6 4 Methodology Paper 1 product and are therefore excluded so that the measure of output is an unduplicated total. This is done using either the final expenditures approach or the value added approach, as described below. Alternative approaches to measuring GDP. GDP measures output as the market value of final goods and services that is, as the sum of personal consumption expenditures, gross private domestic investment, government consumption expenditures and gross investment, and net exports of goods and services. This is known as the expenditures or product side approach to measuring GDP. Another way to measure GDP is as the sum of the charges generated in the production of the final goods and services. Because the market price of a final good or service reflects all the charges associated with producing that good or service, an income-side measure of output, gross domestic income (GDI), can be derived as the sum of the charges against production. Specifically, GDI is measured as the sum of compensation of employees (the return to labor), taxes on production less subsidies (a nonincome charge against production), net operating surplus (the net return to capital and entrepreneurship), and consumption of fixed capital (the using up of capital). In theory, GDP and GDI are equal. In practice, the differences in the data used to derive the two measures lead to a discrepancy. This statistical discrepancy is defined in the NIPAs as GDP less GDI. Because the source data used to derive product-side measures of output are based on more comprehensive surveys and censuses, BEA considers them more reliable. Therefore, the statistical discrepancy appears as a component on the income side of the account. Another way to measure output, used by BEA s I-O accounts, is known as the value added approach. In these accounts, value added is defined as the difference between an industry s total output that is, its sales plus the change in inventories arising from production and its intermediate purchases from other industries. When value added is aggregated across all industries in the economy, industry sales to and purchases from each other cancel out, and the remainder is industry sales to final users, or GDP. 12 Geographic coverage. In the NIPAs, and in the I-O accounts, the U.S. estimates cover the 50 states and the District of Columbia. This treatment aligns GDP with other U.S. statistics, such as population and employment. Transactions between the United States and Puerto Rico, the U.S. territories, and the Northern Mariana Islands are included in the rest-of-the 12. In the I-O accounts, all industries includes government industries (such as the U. S. Postal Service) and certain special industries (such as owner-occupied housing). world sector. 13 In the NIPAs, a distinction is made between domestic measures and national measures. Domestic measures cover activities that take place within the geographic borders of the United States. For example, GDP measures the value of goods and services produced by labor and capital located in the United States. In contrast, national measures cover activities that are performed using resources supplied by U.S. residents. 14 For example, gross national product (GNP) measures the value of goods and services produced by labor and capital supplied by U.S. residents. Thus, for an assembly plant that is owned by a U.S. auto company and located in Great Britain, a portion of the value of its output is included in GNP, but none of its output is included in GDP. And, for an assembly plant that is owned by a Japanese auto company and located in the United States, all of its output is included in GDP, but only a portion of its output is included in GNP. Capital, investment, and depreciation. Economic production as defined above covers all final goods and services produced during a given period. Nondurable goods and services are generally consumed fully within a year. In contrast, durable goods such as equipment and software and structures provide services over longer periods of time. In the NIPAs, purchases of new durable goods and structures by businesses or government for use in production are treated as gross fixed investment, as are purchases of new residential housing. Purchases of durable goods by individuals, on the other hand, are treated as consumption in the NIPAs, rather than as investment, in accordance with the NIPA convention that nonmarket household production is outside the scope of GDP. 15 Both consumption and investment contribute to GDP in the NIPAs, but the distinction is important because investment implies a stock of fixed assets, or capital, which in turn implies depreciation, or a 13. However, in BEA s international transactions accounts, Puerto Rico, the U.S. territories, and the Northern Mariana Islands are treated as part of the United States. See NIPA table 4.3B, Relation of Foreign Transactions in the National Income and Product Accounts to the Corresponding Items in the International Transactions Accounts. 14. U.S. residents includes individuals, governments, business enterprises, trusts, associations, nonprofit organizations, and similar institutions that have the center of their economic interest in the United States and that reside or expect to reside in the United States for 1 year or more. (For example, business enterprises residing in the United States include U.S. affiliates of foreign companies.) In addition, U.S. residents include all U.S. citizens who reside outside the United States for less than 1 year and U.S. citizens residing abroad for 1 year or more who meet one of the following criteria: Owners or employees of U.S. business enterprises who reside abroad to further the enterprises business and who intend to return within a reasonable period; U.S. Government civilian and military employees and members of their immediate families; and students who attend foreign educational institutions. 15. Households are treated as businesses for the purpose of recording the ownership of and investment in housing.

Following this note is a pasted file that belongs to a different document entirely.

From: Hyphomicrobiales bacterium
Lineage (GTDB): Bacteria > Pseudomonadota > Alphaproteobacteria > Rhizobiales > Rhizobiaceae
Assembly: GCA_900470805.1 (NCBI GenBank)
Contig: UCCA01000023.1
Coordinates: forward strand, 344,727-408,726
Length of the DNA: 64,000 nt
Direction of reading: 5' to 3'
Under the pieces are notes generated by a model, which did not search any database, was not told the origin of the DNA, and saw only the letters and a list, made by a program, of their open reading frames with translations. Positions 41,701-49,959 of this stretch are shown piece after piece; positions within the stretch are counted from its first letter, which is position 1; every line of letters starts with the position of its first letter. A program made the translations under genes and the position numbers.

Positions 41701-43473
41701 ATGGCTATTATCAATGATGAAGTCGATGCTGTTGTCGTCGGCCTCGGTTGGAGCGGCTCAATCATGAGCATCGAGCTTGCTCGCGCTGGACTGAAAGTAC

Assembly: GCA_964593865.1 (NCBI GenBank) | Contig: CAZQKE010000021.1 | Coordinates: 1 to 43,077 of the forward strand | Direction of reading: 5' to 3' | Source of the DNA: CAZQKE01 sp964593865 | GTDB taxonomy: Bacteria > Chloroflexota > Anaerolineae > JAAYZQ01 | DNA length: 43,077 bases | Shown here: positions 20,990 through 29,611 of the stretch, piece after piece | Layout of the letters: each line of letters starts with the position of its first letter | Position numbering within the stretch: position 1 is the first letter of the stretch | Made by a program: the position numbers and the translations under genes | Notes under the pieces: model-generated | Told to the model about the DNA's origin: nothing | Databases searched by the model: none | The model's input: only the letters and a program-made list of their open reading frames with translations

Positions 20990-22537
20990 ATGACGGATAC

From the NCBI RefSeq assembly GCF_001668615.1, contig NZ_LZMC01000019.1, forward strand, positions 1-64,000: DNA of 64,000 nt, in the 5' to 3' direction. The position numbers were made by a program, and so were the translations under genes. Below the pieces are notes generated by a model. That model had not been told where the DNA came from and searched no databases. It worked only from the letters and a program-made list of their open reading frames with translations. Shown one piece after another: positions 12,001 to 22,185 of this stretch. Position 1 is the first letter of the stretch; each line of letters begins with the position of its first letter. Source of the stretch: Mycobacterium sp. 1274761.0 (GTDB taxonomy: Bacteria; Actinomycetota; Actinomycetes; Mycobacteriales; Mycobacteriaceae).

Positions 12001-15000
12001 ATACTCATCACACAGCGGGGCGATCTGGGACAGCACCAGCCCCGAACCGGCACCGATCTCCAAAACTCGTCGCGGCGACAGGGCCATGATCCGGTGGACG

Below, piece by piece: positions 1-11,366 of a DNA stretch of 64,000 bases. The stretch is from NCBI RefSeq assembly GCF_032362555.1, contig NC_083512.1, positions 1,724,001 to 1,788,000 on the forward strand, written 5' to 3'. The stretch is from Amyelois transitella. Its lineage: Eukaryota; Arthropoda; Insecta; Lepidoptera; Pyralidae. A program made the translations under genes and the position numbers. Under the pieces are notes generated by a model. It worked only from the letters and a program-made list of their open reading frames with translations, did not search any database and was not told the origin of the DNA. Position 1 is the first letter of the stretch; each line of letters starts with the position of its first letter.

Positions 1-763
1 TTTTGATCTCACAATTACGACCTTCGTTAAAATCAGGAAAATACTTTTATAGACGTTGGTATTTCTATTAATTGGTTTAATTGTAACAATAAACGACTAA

7 Methodology Paper 1 5 decline in the value of the stock of capital over time. 16 More specifically, depreciation, or the consumption of fixed capital, is defined as the deductions from the capital stock over the period due to age, wear and tear, accidental damage, and obsolescence. Thus, depreciation is a charge against production that is, it reflects an amount that would need to be set aside to eventually replace fixed assets as they are used up in the production process and is therefore a component of the NIPAs income-side measure of output. Its inclusion in GDI ensures that the measure fully reflects the incomeside value of final goods and services, but it also suggests that the measure overstates the capabilities of the 16. BEA prepares separate accounts for fixed assets and consumer durables, available at < In these accounts, purchases of consumer durables are treated as investment in assets, and these assets depreciate over time. BEA s use of the term capital in reference to this stock of fixed assets is different from the conventional use of the term to refer to financial holdings. economy to produce goods and services for consumption or to add to the capital stock. Thus, net measures that are provided in the NIPAs that is, measures that exclude depreciation, such as net domestic product (NDP) and net domestic investment are preferred for many analyses. Nevertheless, GDP remains the most commonly cited statistic of the overall level of economic activity. Inventories. A key component of investment, and thus GDP, is the change in private inventories, which reflects the value of goods that have been produced but not yet sold. For a given period, additions to inventories reflect production in that period and so are included in GDP, while withdrawals from inventories reflect production in past periods and so are excluded from GDP. In the NIPAs, additions to, less withdrawals from, inventories is measured as ending period less beginning period inventories and recorded as a single item, change in inventories.